The Age of Airpower, by Martin Van Creveld is a book primarily about the use of airpower throughout history. It is a bit rambly and disorganized, but it is full of interesting facts and insights. I enjoyed it from beginning to end.
There are four main uses for airpower:
Destroying enemy cities, industrial areas and other very large targets, strategic bombers are slow, lumbering beasts with massive bomb loads. The main goal is to end the enemies’ will to fight and destroy their capacity to produce weapons. Strategic bombing was popular with early aviation theorists. Even fiction writers like Orson Welles wrote of airships destroying cities from the skies.
Strategic bombers are large, expensive, and require large crews to operate. They are also fairly easy to shoot down, due to their slow speed and poor maneuverability. Historically, this was partially remedied by defensive gunners, but adding those adds to the weight and crew sizes as well, meaning that each bomber that got shot down represented an even greater loss of life and resources.
Fast, maneuverable and sleek, air superiority fighters rule the skies. This includes shooting down enemy bombers as well as covering your own bombers. Without air superiority, none of the other roles can be performed without stiff casualties.
Interdiction – Going after soft targets – fuel depots, radar arrays, railroads, bridges, etc. You aren’t killing enemy troops, or destroying their cities, but you are making it harder for them to continue fighting.
Close Air Support (CAS)
CAS aircraft take the role of artillery, attacking targets dictated to them by troops on the ground. CAS planes need to be tough, maneuverable and carry a lot of firepower. Speed is not important, and can be a disadvantage. Aircraft that excel in this role need to be able to get to the battlefield quickly and be able to deliver accurate firepower. Historically this means patrolling near the front and getting low to the ground.
The author argues that Strategic use of air power has never been very effective, especially compared to the amount of resources devoted to it. Neither Germany nor Japan were brought to their knees by strategic bombing alone, until the nuclear bomb was brought into play. Today, nuclear missiles fullfill this role far better than any cloud of B 17s ever could. The U.S. Air Force clung to the strategic role far longer than was reasonable, considering how obsolete that role was from the moment ICBMs were invented onward.
The Air Force also devotes a tremendous amount of effort to developing and maintaining a huge fleet of air superiority fighters. Considering America has not gone to war with a country with an air force since the Korean War (1950-1953), it seems like a strange focus. Given the extreme sophistication and complexity of a modern fighter, any country which can field a fighter capable of taking on a 1972 vintage F-15 (let alone a modern F-22), will certainly have access to nuclear weapons as well. Even a hundred Russias would not be capable of shooting down the Air Force’s current stock of fighters. That begs the question, what is the USAF preparing for? Alien invasion?
The naval use of airpower is likewise fading away. As the ranges of drones (which the author has a very lengthy discussion of) and other aircraft expands, there is less of a need for a mobile airfield. Aircraft carriers are insanely expensive. The lifetime cost of a modern carrier is over $20 billion dollars. Only a few countries’ military budgets are large enough to absorb such costs. Furthermore, a carrier without proper support can be taken out by a submarine or anti-ship missile. Because carriers are so expensive, and require such enormous crews (around 4,000 people), losing one is devastating.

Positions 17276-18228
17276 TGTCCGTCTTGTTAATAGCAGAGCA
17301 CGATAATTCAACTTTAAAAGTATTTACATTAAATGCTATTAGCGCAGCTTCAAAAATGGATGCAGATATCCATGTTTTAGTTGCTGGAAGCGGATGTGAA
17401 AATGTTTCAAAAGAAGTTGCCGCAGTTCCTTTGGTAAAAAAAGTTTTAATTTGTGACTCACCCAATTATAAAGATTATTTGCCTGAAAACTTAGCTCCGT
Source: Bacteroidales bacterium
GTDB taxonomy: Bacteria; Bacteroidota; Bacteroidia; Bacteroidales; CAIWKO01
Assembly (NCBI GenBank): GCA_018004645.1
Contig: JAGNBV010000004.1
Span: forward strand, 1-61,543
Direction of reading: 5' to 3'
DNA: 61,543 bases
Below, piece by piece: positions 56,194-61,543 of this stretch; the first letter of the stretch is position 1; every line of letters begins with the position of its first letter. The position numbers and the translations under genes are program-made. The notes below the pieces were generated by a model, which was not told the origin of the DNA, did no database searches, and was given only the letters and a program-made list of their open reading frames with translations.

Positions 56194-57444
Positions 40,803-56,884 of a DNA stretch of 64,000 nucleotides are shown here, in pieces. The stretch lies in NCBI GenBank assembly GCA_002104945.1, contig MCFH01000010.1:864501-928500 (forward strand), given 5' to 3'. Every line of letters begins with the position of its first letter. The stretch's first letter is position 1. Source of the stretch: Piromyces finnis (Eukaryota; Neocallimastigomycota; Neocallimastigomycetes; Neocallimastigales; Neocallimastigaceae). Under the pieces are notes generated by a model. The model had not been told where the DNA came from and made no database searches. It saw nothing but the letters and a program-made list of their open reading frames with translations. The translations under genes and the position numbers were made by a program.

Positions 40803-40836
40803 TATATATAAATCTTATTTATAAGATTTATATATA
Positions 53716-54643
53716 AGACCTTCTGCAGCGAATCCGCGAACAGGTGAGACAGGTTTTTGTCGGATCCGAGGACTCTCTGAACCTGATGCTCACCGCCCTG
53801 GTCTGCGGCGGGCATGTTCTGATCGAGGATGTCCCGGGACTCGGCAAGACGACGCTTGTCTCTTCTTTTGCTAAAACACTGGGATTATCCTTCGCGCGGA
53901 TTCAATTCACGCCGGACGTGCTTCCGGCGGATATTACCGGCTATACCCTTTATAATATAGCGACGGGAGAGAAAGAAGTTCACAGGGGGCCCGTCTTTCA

Aircraft are still invaluable to naval warfare. They can defeat surface ships many times their size and cost, hunt submarines, scout, and defend navies from other surface ships. But who exactly is going to try to take on the US Navy? You’d need to find someone with dozens of modern aircraft carriers and support ships, but inexplicably no nuclear missiles.
Interdiction is, and has always been useful when fighting nation states. Bombing military bases, weapons stockpiles and other tactical targets aids ground troops immensely. It can be used against likely adversaries of the U.S. military – small, poor countries who do something U.S. politicians don’t like. Drones excel in this role. Losses are unimportant, since they don’t involve the loss of life. Drones can strike deep into enemy territory using precision guided munitions. They are also far cheaper than manned aircraft.
Close air support is also likely to be important to future conflicts. Wars in the future are likely to be primarily against guerrillas. That means you need to have boots on the ground, since there are no valuable targets to go after using Interdiction and Strategic tactics. Operation Rolling Thunder in Vietnam tried to use strategic bombing against guerrillas, but failed miserably. The A 10 Warthog (pictured above) and the C 130 gunship are likely the best CAS manned aircraft in the U.S. military.
The author is very pessimistic when it comes to airpower. On one end of the spectrum, nuclear weapons are the final answer to large scale conflict. At the other extreme, guerrilla war is about boots on the ground and winning hearts and minds. Air power is antagonistic to the latter, because of the large number of “collateral damage” it creates.
I enjoyed the book immensely, but it was very long. I would not recommend it to someone with only a casual interest in air power. However, if a long arching overview of the history and future of air power with lots of details and anecdotes along the way, this may be the book for you.